Public Gaming International Magazine May/June 2022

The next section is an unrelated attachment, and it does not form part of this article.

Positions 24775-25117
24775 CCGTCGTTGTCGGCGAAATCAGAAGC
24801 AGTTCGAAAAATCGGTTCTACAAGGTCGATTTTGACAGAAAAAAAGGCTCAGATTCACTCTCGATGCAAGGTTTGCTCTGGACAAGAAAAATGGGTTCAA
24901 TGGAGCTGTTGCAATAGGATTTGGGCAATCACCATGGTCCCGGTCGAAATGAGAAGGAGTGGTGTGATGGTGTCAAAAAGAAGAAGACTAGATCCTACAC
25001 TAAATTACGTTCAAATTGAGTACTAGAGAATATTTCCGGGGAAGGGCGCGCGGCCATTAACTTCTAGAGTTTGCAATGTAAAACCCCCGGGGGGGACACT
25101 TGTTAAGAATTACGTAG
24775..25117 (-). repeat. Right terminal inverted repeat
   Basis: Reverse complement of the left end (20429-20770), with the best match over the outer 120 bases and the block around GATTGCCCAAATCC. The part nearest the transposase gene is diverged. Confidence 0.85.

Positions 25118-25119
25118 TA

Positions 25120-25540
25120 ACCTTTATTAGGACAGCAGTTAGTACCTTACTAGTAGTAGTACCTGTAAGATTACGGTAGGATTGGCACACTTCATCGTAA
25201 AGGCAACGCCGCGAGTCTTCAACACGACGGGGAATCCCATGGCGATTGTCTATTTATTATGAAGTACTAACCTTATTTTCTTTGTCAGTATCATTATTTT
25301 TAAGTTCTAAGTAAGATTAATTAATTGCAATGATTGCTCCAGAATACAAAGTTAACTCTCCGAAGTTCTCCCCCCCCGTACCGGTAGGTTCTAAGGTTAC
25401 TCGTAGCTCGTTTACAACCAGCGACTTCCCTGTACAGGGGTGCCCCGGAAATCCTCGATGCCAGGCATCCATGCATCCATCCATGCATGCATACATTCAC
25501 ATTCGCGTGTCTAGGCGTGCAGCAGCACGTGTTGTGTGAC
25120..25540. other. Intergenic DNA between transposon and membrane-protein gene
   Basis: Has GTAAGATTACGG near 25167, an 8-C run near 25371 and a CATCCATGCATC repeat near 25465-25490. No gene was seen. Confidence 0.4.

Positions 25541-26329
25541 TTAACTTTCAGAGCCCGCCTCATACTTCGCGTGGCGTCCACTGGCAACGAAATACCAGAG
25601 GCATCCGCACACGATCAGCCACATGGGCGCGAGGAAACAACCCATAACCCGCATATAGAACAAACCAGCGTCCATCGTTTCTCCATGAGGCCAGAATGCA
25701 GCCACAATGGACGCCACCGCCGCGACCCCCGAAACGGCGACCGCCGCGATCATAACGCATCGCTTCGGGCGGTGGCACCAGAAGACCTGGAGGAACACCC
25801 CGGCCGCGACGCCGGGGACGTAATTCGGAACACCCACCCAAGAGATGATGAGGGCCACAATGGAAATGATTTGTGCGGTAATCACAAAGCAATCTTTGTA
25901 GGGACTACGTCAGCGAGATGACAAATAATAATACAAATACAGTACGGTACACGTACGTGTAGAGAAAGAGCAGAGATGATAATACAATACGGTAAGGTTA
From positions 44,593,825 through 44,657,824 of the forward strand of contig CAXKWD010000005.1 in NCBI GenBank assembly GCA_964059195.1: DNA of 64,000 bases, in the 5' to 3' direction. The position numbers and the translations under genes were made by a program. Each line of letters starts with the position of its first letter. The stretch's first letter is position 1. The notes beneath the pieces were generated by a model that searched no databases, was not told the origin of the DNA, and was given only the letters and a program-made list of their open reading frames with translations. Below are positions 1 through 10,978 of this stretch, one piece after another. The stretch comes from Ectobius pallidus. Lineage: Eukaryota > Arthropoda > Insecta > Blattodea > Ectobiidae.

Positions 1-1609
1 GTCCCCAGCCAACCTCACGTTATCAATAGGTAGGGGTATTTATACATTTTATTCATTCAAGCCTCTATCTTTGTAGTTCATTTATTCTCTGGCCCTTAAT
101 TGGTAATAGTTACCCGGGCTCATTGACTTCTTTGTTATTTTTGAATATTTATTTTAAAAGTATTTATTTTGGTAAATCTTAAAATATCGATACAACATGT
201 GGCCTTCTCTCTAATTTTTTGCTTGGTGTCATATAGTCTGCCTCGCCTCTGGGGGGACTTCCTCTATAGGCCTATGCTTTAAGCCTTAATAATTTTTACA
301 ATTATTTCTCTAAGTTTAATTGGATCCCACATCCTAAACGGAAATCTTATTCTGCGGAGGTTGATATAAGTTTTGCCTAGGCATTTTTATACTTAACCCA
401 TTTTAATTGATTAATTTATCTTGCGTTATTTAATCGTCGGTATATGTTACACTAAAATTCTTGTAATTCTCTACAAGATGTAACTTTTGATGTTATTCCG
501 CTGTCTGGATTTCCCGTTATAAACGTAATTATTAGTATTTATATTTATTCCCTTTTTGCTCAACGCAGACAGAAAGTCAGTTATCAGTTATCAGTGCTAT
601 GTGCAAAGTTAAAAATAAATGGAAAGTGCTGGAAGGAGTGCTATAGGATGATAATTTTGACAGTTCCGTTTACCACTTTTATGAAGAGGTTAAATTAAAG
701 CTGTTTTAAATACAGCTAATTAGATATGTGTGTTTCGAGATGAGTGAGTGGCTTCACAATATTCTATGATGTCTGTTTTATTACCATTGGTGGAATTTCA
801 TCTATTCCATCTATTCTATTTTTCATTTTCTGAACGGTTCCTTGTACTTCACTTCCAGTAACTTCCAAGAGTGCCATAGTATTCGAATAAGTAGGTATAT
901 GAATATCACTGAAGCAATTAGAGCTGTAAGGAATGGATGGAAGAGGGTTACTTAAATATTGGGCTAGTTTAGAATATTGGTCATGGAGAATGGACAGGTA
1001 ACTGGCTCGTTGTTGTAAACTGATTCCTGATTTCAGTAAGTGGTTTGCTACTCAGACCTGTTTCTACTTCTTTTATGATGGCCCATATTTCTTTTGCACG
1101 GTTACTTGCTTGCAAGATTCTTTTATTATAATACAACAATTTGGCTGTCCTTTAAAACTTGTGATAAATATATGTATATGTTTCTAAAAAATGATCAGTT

30 PUBLIC GAMING INTERNATIONAL • MAY/JUNE 2022 more distracted with new and different gaming options, like sports betting, casinos, and online iGaming? These other games-ofchance operators are working hard to show them something better, to compete head-tohead with Lottery. We need to continue to compete in the broader recreational entertainment industry and with other impulse-purchase items in the convenience store. But perhaps unlike a few years ago, I think we all realize that we are now also competing with other games-of-chance options. Competing with products that are in your own specific category changes the whole complexion of how we think about the mission to engage the consumer and retain player-ship. The challenge of getting attention and retaining interest and relevance becomes much more exacting when the consumer has more and more gaming options. Well, to your original point: How are we supposed to know what to do, what to show the customer, if we don’t ask them? A. Boston-Smith: We recognize that player registration is the window to the changing tastes and preferences of the players. That is how we capture the data that tells us everything we need to know. You refer to Steve Jobs' lack of confidence in the ability of focus groups to provide useful insight into consumer tastes and preferences. He also said he could have asked a thousand people and nobody would have told him they wanted a graphical user interface. In our industry, players have a surprising lack of insight into what motivates their play. Almost everyone, for instance, says they prefer the giant prize pool to be divided up to produce a large number of millionaires instead of a small number of centi-millionaires. But we know they play for the opportunity to win the giant jackpot. Capturing the record of all the real-world actions of the consumer is the most reliable way to understand how the player actually behaves. It’s not just asking what games they prefer or even what they like about a game. With the registered player, you are analyzing dwell-time, tracking their journey across channels, and capturing countless data-points that will inform you about what the player actually wants based on their real-life behaviour. Going forward, the importance of knowing the customer, understanding their tastes and preferences, and updating the products and delivery systems on an accelerated time-line will become mission-critical. The competition in the games-of-chance sector has been honing these data-mining competencies for many years and they now have their sights set on the lottery player. Following two years of disruption, during which Lottery has performed quite well, the games-of-chance sector is now in a state of flux. Easy access to a much wider diversity of gaming options has smoothed a path for consumers to engage with a wider variety of game categories. One result of more products, more consumer choice, and broader distribution is that the market will likely expand. Even so, there will clearly be losers as well as winners in the competition for playership. The good news is that the resilience of the lottery players’ loyalty is off-the-charts. It is, so to speak, our game to lose. Lottery has the customers, Lottery has the distribution network, Lottery has the games that people love to play. And Lottery knows better than anyone how to operate within an increasingly rigorous regulatory environment. It’s just a new era wherein lotteries everywhere, including North America, are adapting to a whole new competitive landscape, in which consumers migrate across multiple categories of gaming. Our competitors are capturing the data that is guiding their efforts to produce games that are more relevant and engaging, and an overall user experience that is customized to align with everyone’s personal communications and lifestyle. It is important to know whether the player prefers texts, emails, something else, or none of the above. Do they play only at retail, only online, only on their Mobile, only on self-serve, or some combination? Do they play across a variety of game categories and are responsive to bonusing promotions, or stick with Lottery and are more focused on loyalty points and benefits? It seems like the consumer is more willing now to share information about themselves for the benefit of building mutually beneficial relationships with companies that they want to do business with? A. Boston-Smith: They do need to perceive material benefits to sharing information and taking the time to pay attention to players clubs and loyalty programs. But we do see the whole process migrating from a focus on short-term sign-up benefits and incentives to a more organic or holistic process of developing a mutually rewarding relationship. Each generation of consumer is more sophisticated than the last. So, while security and other concerns of older consumers will always be of paramount importance, the next generation of consumers is more confident in the ability of technology and process engineering to function the way they are intended and protect their data. And they see the benefits of being more open to an interactive relationship, to sharing information and enabling brands to customize the user experience, deliver the products and services that are most relevant and avoid those that aren’t. Consumers are smart enough to recognize the benefits to a more open, transparent, and collaborative journey through life. So player registration is not just about online play? A. Boston-Smith: No, not at all. Finland has over 50% registered players and something like 90% play across multiple channels, including retail. The more interesting phenomenon is that a high percentage of registered players play only at retail. They registered for the benefits they receive as a registered player even though they don’t even play online. Norway and Sweden require players to register, so 100% of their players are registered. I am not advocating for a mandate like Sweden and Norway, but would just point out that player-ship is as high in those countries as it is in most others. Ray Bates moderated a panel discussion for the EL/WLA Marketing Seminar (a virtual conference Feb. 2-4) in which the panel discussed the trend towards player registration. Of course, our competitors in the casino sector have been highly focused on players and loyalty clubs for many years. Likewise, sports betting operators are pushing hard with aggressive sign-up bonusing to motivate players to register. These other sectors are steeped in the business of building the highly interactive relationship that is so key to effective player retention. With the largest customer base that stretches across the widest range of demographic profiles, and a uniquely massive retail network, Team Lottery is positioned to apply digital technology to build the sustainable relationships that will support ongoing growth and ever-increasing competitive advantage. n